Advertisement

Watchmen Creator Alan Moore Says Superhero Movies Can Be a “Precursor to Fascism”

While explaining there's been an "infantilization" of superhero-loving adults toward "simpler times, simpler realities"

Advertisement
alan moore superhero movies fascism
Watchmen (Warner Bros.)

    Watchmen creator Alan Moore has famously been vocal about his distaste for superhero movies, and in a new interview with The Guardian, he said the “infantilization” of adults who love them can often act as “a precursor to fascism.”

    “I said round about 2011 that I thought that it had serious and worrying implications for the future if millions of adults were queueing up to see Batman movies,” Moore recalled. “Because that kind of infantilization — that urge towards simpler times, simpler realities — that can very often be a precursor to fascism.” As proof, Moore pointed out that many of the biggest films were superhero movies when Donald Trump was elected as president of the United States in 2016 and “when we ourselves took a bit of a strange detour in our politics.”

    Despite being credited for creating more adult-oriented comics like Watchmen and V for Vendetta, Moore expressed concern that “hundreds of thousands of adults [are] lining up to see characters and situations that had been created to entertain the 12-year-old boys — and it was always boys — of 50 years ago.”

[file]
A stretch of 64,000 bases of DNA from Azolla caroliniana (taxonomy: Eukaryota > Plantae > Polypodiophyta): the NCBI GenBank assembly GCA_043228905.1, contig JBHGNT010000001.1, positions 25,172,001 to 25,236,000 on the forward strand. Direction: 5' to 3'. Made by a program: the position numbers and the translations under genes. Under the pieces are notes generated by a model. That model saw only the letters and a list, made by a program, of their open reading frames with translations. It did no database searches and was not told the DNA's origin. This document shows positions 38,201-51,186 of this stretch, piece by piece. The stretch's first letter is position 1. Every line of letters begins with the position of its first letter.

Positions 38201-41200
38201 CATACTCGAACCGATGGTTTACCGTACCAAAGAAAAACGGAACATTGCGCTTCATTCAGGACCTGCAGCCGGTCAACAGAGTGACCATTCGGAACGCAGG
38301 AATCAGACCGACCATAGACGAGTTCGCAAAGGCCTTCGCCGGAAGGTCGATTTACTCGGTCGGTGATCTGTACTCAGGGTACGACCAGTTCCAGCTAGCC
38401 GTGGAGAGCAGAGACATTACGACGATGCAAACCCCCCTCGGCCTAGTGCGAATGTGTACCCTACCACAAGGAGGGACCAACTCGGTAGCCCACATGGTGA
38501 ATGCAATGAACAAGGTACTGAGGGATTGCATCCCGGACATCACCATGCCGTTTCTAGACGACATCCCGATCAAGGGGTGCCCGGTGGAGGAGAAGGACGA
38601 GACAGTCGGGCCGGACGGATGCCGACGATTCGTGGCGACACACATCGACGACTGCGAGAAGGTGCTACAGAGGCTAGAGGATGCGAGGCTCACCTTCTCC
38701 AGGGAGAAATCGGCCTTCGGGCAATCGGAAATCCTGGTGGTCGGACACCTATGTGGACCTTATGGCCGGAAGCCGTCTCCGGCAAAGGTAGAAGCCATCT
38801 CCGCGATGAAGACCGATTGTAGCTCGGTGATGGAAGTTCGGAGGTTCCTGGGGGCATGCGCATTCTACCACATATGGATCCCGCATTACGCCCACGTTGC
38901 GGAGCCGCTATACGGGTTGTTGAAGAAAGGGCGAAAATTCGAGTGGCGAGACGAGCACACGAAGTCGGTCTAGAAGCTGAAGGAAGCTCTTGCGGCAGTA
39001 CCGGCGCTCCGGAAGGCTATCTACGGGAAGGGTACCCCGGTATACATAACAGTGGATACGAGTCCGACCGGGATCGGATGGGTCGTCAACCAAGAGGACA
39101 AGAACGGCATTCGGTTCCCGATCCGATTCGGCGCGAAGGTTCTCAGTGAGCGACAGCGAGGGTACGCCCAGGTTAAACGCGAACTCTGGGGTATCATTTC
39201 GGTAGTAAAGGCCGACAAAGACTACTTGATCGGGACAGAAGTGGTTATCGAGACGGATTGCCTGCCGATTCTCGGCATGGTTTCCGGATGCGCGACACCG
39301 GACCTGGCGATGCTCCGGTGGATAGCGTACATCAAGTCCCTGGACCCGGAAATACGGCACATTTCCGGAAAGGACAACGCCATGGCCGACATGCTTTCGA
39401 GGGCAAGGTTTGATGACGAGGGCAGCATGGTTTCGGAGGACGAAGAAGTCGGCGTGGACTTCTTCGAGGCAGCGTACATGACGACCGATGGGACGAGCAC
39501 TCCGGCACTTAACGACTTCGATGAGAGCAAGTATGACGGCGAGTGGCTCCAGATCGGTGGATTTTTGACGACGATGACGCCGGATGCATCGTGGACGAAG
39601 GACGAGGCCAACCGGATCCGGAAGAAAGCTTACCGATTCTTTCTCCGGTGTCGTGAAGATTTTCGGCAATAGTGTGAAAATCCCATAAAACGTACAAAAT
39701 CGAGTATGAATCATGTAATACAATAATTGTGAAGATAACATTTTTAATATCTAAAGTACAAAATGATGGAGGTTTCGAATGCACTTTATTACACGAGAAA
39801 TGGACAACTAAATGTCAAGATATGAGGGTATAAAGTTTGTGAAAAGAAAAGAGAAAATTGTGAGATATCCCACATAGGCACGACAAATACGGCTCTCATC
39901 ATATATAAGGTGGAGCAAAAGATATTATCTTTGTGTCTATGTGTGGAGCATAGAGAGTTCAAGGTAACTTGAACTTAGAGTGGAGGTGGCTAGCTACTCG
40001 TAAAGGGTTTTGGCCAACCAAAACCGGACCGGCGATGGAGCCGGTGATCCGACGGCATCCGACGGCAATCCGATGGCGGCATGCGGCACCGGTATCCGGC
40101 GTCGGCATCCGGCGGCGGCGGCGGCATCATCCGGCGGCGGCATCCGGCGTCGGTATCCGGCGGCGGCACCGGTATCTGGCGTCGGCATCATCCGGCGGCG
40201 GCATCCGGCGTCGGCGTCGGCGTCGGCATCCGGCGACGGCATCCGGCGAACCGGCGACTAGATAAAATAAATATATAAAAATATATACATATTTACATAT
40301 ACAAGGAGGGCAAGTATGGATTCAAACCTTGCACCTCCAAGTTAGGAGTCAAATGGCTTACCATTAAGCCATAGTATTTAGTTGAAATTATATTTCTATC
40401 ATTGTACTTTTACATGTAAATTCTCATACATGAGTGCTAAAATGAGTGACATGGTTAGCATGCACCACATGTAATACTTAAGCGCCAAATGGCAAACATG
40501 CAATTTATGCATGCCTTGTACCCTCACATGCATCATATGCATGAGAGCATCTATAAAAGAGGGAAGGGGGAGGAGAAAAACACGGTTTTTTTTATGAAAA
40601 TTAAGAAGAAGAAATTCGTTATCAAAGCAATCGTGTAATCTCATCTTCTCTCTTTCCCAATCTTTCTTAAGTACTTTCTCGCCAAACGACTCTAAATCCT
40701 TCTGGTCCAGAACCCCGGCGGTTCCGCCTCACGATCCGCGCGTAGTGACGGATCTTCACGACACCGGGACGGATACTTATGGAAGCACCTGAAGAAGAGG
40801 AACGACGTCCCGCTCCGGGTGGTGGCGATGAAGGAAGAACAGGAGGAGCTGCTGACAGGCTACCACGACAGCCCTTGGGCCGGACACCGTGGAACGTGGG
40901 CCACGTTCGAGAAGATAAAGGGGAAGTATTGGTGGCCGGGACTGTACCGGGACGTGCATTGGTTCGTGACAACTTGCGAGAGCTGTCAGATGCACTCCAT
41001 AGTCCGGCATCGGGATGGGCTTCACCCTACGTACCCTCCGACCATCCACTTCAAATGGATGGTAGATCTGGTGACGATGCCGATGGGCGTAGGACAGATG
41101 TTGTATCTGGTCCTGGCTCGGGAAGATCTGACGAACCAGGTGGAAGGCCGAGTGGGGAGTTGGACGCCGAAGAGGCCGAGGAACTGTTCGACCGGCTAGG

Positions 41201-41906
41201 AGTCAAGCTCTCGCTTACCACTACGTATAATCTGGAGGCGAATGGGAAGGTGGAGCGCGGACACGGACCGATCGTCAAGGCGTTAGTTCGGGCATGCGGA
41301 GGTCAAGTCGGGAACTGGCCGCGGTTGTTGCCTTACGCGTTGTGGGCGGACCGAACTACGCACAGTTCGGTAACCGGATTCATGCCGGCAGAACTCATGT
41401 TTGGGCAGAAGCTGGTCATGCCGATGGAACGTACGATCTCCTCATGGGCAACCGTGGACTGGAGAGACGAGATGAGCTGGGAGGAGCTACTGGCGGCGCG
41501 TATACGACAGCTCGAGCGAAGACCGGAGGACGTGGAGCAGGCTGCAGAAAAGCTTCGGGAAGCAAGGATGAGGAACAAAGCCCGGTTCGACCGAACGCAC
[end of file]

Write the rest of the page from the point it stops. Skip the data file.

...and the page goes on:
Advertisement

    “I didn’t really think that superheroes were adult fare,” Moore said. “I think that this was a misunderstanding born of what happened in the 1980s — to which I must put my hand up to a considerable share of the blame, though it was not intentional — when things like Watchmen were first appearing. There were an awful lot of headlines saying ‘Comics Have Grown Up.'”

    He added, “I tend to think that, no, comics hadn’t grown up. There were a few titles that were more adult than people were used to. But the majority of comics titles were pretty much the same as they’d ever been. It wasn’t comics growing up. I think it was more comics meeting the emotional age of the audience coming the other way.”

    Moore’s latest comments are consistent with statements he’s made in the past. In a 2017 interview that resurfaced in November 2019, he called superhero culture “tremendously embarrassing” and added that the popularity of movies suggested a “self-imposed state of emotional arrest.” In 2019, Moore told The Guardian that the term “graphic novel” was created to “validate [adults’] continued love of Green Lantern or Spider-Man without appearing in some way emotionally subnormal.”

    Advertisement

    Read the full interview at The Guardian, in which he also promises he’s “definitely done with comics” after putting out his first collection of short stories.

Advertisement

Around The Web

Advertisement